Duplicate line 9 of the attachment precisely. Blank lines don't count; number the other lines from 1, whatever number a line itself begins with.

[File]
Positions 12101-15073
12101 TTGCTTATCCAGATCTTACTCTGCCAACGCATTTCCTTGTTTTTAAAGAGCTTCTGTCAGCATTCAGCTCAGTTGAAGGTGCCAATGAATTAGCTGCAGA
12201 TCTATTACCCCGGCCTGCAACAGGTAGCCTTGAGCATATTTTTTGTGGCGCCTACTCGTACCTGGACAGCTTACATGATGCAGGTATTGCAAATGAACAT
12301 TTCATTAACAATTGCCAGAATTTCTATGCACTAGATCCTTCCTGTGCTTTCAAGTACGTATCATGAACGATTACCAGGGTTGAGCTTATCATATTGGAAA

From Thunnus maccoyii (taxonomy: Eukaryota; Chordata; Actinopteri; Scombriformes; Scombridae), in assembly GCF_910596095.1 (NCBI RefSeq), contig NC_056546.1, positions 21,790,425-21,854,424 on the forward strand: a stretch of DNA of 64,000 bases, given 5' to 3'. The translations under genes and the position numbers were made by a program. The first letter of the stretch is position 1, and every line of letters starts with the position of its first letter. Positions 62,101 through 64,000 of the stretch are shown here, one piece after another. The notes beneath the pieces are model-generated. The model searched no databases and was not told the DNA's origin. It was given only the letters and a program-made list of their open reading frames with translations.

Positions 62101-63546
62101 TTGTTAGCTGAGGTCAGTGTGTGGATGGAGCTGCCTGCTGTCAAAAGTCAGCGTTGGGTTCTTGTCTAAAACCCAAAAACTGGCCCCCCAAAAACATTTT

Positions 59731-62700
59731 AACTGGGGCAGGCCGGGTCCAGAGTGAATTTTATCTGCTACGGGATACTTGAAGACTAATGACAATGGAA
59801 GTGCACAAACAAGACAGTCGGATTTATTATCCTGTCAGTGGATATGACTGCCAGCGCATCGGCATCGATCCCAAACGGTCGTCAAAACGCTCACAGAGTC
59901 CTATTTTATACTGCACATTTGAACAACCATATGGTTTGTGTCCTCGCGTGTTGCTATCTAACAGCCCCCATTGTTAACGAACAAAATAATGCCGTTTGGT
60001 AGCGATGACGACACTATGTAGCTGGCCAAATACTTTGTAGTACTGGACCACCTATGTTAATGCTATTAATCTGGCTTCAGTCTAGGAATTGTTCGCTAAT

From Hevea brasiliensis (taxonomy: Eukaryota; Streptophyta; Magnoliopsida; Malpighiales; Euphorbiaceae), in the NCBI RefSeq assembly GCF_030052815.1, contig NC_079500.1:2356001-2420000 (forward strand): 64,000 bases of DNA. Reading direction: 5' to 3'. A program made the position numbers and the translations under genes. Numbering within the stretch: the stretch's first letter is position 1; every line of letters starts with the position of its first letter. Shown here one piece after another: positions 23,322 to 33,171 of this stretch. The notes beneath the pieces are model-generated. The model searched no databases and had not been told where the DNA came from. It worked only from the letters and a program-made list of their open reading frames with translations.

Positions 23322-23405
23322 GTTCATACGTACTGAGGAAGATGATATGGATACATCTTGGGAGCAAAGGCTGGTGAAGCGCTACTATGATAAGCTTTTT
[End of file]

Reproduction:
59731 AACTGGGGCAGGCCGGGTCCAGAGTGAATTTTATCTGCTACGGGATACTTGAAGACTAATGACAATGGAA